Quick Service Technology Is Born Again
New-wave quick service technology integrators attack the fast food market with a just-in-time philosophy, open architecture, and ultra-graphic interfaces.
Where anyone else sees only kids flipping burgers and filling french fry orders in the Cape Girardeau, MO, McDonald's, Craig Tengler sees an efficient JIT (just-in-time) production and delivery system in action. It's with this perspective that Tengler, chief marketing officer at software developer and integrator EXIT41 (Andover, MA), is approaching the quick service restaurant industry. As he and the new breed of quick service VARs and integrators he represents penetrate the market, the way technology is used to best operate and manage fast food businesses is changing.
Technology solution providers shouldn't view quick service restaurants as hamburger stands. From the front of the house to the back office, modern fast food franchises are demanding technology partners who offer solutions rooted in gaining efficiency. "Quick service restaurant owners pay for value," explains Tengler. "They'll buy a $15,000 beverage machine if it gets cars through the drive-thru faster. So it goes with their POS [point of sale] technology purchases. They'll buy new hardware or software if it adds value."
Graphic, Color Applications Still Sell
The point of sale is no doubt one area where quick service restaurateurs are spending technology dollars to gain efficiency. Money spent on POS hardware and software that helps shave a second or two off order entry time is money well spent. EXIT41's touch screen order-entry software, for example, leverages the use of color and imagery to increase order input efficiency. Each step of a transaction, from the addition of condiments to the exchange of tender, is accompanied by a color graphic (e.g. cheese is represented by a cheese icon). "Look at 95% of the quick service POS screens out there, and you'll see black or blue screens with little square boxes full of text," challenges Tengler. True, much of the quick service market is still running monitors with 1980s vintage displays (i.e. not using touch screen technology, let alone pickle graphics). With the top three quick service hamburger restaurants alone operating nearly 25,000 stores across the country, there appears to be plenty of room for VARs and integrators to spread a little more color and speed at the POS.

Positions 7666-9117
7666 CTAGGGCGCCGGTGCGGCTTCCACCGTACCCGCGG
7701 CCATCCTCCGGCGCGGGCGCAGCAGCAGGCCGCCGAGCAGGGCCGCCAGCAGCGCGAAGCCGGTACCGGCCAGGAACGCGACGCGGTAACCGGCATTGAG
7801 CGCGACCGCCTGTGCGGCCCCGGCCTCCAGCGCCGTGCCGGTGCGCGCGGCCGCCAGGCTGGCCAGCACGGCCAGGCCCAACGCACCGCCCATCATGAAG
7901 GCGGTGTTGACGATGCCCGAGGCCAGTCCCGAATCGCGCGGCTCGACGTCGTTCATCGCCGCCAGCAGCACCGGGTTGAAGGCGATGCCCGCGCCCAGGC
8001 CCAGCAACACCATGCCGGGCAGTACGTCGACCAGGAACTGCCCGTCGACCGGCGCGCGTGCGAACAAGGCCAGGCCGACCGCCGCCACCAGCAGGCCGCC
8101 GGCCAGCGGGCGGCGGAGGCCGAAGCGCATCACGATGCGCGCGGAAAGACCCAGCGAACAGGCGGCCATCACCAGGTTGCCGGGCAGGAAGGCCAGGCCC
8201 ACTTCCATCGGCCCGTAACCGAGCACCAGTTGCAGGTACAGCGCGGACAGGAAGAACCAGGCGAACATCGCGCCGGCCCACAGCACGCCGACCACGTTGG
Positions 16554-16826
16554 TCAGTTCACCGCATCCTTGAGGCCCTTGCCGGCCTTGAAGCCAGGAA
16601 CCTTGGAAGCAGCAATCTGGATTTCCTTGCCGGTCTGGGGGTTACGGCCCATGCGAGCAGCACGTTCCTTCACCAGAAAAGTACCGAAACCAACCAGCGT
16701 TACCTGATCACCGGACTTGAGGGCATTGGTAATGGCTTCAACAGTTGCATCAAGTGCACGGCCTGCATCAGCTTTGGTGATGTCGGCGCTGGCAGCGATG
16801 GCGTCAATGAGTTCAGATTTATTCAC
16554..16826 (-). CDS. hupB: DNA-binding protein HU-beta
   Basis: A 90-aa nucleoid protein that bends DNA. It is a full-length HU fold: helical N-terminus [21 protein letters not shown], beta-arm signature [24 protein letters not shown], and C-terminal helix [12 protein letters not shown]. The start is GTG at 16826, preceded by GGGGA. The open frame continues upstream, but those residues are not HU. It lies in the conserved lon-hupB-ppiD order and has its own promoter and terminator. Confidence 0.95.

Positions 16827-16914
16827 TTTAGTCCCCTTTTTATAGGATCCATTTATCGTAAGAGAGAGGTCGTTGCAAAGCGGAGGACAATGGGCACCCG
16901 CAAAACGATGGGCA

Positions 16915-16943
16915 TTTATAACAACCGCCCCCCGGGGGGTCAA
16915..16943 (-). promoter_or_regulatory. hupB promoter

A Smart Kitchen System Complements The POS
The POS-to-kitchen communication link is as integral a part of an efficient JIT production system as the POS station itself. EXIT41's software connects the cashier to the cook via the Logic Net Kitchen Display System from Logic Controls (New Hyde Park, NY). The POS software and Logic Net work in concert to deliver the right information, at the right time, to the right employee. The software determines what order information should be displayed on which kitchen and assembly monitors, and Logic Net provides the open systems networking flexibility to get it to each location and display it coherently. For instance, let's say a cashier enters an order for a burger, fries, and a drink at the point of sale. The software balances the workload, and Logic Net networks the burger order to one cook's display, the fry order to another cook's display, and the entire order to an order assembler's display. The assembler fills the drink order and completes the rest of the tray when the food is ready. Simple enough, but this can get tricky in areas with culturally diverse labor pools, where it's not uncommon to find Spanish, English, and Chinese line cooks working side by side. Both EXIT41's software and the Logic Net Kitchen Display System support multiple language character sets, allowing each employee to read orders in his or her native language. "Our software drives that, and Logic Net allows us to display it," says Tengler.
Tengler knows a production line can't operate efficiently unless final assembly and delivery are considered critical parts of the process. How information is presented in the kitchen and to order assembly staff plays a crucial role in the quick delivery of finished products. "We call our POS-to-kitchen networking approach 'dynamic routing,'" Tengler says. "All orders are not equal. We look at items within the orders and load balance them across the preparation lines. This increases the efficiency of the kitchen and assembly staff by balancing the workloads of individuals." With the Logic Net Kitchen Display System, each cook is assigned a color that corresponds to a color on the kitchen display screen and the register the order came from. Each cook is responsible for preparing the order that appears under his or her color. Proving this increases order fulfillment speed in a sales demonstration is a focus area at EXIT41.